The slow drip of revelations about Flame have kept this piece of malware in the news for more than two weeks so it is worth reminding people that most antivirus programs now protect against Flame (ESET products detect it as Win32/Flamer.A). The coverage of Flame was boosted last week by a conveniently-timed assist from leaks
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With the recent announcements of password breaches at LinkedIn, and warnings from Google about state-sponsored attacks on Gmail accounts, it seems like a good idea now to review some password security basics. In this blog post, we’re going to take a look at a rather low-tech solution to a decidedly high-tech problem: How to guard
It's important to know the worst password choices, but also the worst choices for numeric passcodes.
This morning when I logged into LinkedIn I was greeted with several front page references to the reported hacking of the site, and instructions for changing my password, which I did immediately. This is a good time to change all of your social media passwords, making sure you create a fresh password that is hard
We read in the New York Times that Google is rolling out a service that will attempt to alert users when it thinks their accounts might be subject to hacking by a government, hoping the user will take precautions after getting a notice that says “Warning: We believe state-sponsored attackers may be attempting to compromise
Aleksandr Matrosov and Eugene Rodionov presented their research into â€œSmartcard vulnerabilities in modern banking malwareâ€ at PHDays'2012.
Group-IB and ESET Russia assisted in the investigation that led to the arrest of 6 people suspected of stealing 125m roubles from bank customers in Russia .
A week ago the big malware news was the code known as Flame, Flamer, or sKyWIper (detected by ESET as Win32/Flamer.A), then on June 1, this news broke: "A damaging cyberattack against Iran’s nuclear program was the work of U.S. and Israeli experts and proceeded under the secret orders of President Obama." (Washington Post) Clearly,
DNSChanger, a piece of malware that re-routed vast swathes of Internet traffic through rogue DNS servers after users became infected, was shut down by the FBI late last year. But simply shutting down the servers altogether would have ‘broken’ many hundreds of thousands of computers still infected–rendering it difficult for them to get help via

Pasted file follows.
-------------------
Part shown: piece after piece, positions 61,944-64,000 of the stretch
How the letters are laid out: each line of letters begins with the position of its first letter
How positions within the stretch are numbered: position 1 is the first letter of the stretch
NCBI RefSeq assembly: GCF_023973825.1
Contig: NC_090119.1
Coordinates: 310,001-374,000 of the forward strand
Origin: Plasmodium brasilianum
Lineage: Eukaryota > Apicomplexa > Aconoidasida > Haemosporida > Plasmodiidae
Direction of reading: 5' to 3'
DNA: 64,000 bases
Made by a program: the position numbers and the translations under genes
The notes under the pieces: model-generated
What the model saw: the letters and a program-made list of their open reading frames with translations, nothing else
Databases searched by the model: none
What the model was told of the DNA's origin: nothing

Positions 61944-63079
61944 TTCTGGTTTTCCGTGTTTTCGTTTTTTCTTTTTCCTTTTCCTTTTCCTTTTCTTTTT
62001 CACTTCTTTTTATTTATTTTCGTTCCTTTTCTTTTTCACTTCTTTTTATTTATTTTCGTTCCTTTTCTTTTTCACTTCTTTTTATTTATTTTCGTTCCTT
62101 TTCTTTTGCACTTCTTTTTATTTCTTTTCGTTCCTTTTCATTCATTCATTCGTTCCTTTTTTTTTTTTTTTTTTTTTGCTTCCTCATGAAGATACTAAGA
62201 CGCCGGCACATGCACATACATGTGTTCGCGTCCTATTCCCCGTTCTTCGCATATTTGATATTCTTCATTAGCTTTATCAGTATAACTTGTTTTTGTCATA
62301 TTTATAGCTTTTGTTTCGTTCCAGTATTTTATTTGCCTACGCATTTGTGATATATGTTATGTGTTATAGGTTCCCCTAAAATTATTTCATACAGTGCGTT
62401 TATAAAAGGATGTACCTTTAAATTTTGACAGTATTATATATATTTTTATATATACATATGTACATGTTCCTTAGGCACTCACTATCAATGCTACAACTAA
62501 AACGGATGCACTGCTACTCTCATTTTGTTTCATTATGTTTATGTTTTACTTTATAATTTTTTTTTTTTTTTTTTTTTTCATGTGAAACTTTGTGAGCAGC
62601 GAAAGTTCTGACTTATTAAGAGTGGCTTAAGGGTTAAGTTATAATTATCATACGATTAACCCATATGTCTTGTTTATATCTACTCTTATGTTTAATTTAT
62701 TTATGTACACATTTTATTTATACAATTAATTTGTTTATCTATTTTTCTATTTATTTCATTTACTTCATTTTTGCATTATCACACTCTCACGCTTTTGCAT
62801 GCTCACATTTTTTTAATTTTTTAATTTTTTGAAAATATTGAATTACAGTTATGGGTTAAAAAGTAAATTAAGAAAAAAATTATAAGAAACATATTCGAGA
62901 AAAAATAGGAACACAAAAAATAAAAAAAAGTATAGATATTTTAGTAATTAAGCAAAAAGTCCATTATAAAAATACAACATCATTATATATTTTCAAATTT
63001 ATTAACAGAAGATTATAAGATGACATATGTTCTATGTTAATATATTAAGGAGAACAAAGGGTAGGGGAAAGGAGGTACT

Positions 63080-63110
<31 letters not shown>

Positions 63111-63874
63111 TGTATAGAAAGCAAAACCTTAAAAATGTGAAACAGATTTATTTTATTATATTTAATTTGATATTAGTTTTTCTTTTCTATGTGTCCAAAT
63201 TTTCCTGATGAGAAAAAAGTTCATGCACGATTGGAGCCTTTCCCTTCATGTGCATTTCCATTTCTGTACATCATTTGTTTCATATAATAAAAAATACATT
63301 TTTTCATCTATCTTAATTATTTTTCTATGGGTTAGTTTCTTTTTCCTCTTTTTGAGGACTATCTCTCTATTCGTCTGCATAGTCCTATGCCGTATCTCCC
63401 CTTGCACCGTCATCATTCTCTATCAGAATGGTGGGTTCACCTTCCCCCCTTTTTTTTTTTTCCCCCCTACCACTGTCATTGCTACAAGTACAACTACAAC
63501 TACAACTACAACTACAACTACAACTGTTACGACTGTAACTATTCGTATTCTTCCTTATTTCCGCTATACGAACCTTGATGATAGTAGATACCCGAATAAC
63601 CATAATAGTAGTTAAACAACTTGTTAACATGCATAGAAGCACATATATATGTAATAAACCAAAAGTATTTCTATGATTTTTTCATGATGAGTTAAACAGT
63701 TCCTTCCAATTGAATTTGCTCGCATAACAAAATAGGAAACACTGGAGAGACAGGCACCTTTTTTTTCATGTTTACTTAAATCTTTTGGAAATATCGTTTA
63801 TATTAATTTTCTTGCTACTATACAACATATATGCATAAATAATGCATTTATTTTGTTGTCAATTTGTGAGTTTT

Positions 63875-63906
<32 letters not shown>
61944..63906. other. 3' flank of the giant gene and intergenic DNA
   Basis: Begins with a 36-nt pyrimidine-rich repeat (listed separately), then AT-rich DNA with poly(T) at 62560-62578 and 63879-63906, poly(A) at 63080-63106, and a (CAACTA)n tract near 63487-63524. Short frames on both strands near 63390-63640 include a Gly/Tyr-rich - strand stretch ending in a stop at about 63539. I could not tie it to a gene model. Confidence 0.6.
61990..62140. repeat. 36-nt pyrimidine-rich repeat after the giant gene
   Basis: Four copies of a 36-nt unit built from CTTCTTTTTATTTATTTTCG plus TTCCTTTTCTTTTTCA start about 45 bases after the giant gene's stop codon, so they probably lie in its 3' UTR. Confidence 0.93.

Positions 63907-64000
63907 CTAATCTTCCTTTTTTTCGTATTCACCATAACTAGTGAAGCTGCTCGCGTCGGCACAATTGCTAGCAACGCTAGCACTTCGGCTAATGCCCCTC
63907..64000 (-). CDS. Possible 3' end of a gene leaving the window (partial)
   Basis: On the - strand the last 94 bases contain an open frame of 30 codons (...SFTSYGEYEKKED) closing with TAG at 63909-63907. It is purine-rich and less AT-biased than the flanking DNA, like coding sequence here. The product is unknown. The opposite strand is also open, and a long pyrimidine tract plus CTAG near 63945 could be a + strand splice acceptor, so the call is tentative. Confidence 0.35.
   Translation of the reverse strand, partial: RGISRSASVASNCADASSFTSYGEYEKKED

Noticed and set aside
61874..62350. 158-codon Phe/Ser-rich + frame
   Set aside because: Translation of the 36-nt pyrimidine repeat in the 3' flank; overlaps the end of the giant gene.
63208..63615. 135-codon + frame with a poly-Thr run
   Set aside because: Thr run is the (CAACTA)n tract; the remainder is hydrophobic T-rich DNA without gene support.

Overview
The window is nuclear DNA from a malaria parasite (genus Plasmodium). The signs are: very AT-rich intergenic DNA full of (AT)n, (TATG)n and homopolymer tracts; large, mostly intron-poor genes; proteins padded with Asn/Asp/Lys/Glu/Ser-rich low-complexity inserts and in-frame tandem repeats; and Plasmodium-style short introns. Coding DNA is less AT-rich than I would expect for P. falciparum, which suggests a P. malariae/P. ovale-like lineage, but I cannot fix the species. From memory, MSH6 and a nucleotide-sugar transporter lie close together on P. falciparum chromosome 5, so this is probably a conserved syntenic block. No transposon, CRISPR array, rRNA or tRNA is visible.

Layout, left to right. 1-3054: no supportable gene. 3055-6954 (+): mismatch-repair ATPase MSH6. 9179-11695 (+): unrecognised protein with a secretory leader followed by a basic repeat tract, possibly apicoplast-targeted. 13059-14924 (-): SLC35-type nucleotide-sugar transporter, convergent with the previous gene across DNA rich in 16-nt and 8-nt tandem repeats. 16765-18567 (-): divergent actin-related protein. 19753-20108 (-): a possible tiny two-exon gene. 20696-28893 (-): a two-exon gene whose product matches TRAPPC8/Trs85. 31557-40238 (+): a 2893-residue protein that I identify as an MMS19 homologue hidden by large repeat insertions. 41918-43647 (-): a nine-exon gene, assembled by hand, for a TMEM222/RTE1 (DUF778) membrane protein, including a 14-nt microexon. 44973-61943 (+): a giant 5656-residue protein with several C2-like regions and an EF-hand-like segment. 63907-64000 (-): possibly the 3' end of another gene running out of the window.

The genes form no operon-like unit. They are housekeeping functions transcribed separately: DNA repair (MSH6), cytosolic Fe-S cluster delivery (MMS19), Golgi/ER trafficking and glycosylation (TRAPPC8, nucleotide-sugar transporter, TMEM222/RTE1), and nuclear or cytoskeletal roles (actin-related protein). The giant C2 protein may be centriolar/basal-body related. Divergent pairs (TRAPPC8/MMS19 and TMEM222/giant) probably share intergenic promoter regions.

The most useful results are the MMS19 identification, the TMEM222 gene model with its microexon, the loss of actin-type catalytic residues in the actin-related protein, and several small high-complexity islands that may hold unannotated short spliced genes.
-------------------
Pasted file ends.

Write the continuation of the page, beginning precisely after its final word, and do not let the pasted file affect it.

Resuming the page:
Despite the confusion and the stampede to claim detection ownership, W32/Flamer is more than a media sensation.
The latest research on the Win32 Carberp gang and the technicalities and evolution of the malware, as presented at CARO 2012.
How serious can a malicious software infection be these days? Short answer = Very. The video below is a 16 minute answer to that question using pictures of what a malware infection looks like to the bad guy who manages to get a RAT installed on a victim machine. That’s R.A.T. for Remote Access Tool
I was interviewed yesterday by Fred Donovan, following up on the paper on AMTSO I presented at EICAR earlier this month. I may be prejudiced, but I think he's summarized my current thoughts on the topic pretty well in the article, though it isn't my recommendation that the existing guidelines be reviewed independently: it was
At ESET, we spend a great deal of time researching the latest technologies and how they may be affected by frauds and scams. Sometimes these are “old fashioned” spam through email, or they may be programs like fake antivirus programs or ransomware. And we certainly have blogged extensively about PC support scams where the caller
AMTSO's discussions on its own new directions, and updates to its testing-related resources.
Like Facebook, Twitter wants to know which websites you visit and so it has a system for tracking you as you click from site to site, a fact that leads to a pair of interesting questions: “Did you know that?” and “Are you okay with that?” As we will see in a moment, this system
If the smartphones of ESET bloggers are any indication, scams executed via SMS text, known as smishing or SMS phishing, are on the rise. I don’t do a lot of texting, which makes a smish easy to spot on my phone, but I just read an amazing statistic from a Pew report: Users 18 to
A new conference paper discusses whether AMTSO has the credibility to achieve its aims of raising testing standards on its own.
Here are two staggering Facebook privacy statistics: Nearly 13 million US Facebook users have never set, or don’t know about, Facebook’s privacy tools, and only 37 percent have used Facebook’s privacy tools to customize how much information is shared with third parties. That’s according to a Consumer Reports survey released earlier this month. Given that
When we relayed the FBI/IC3 warning to travelers about a threat involving hotel Internet service overseas last week it produced a lot of requests for advice on how to respond to the threat. So a few of us researchers at ESET came up with a list of data security tips for travelers. These tips will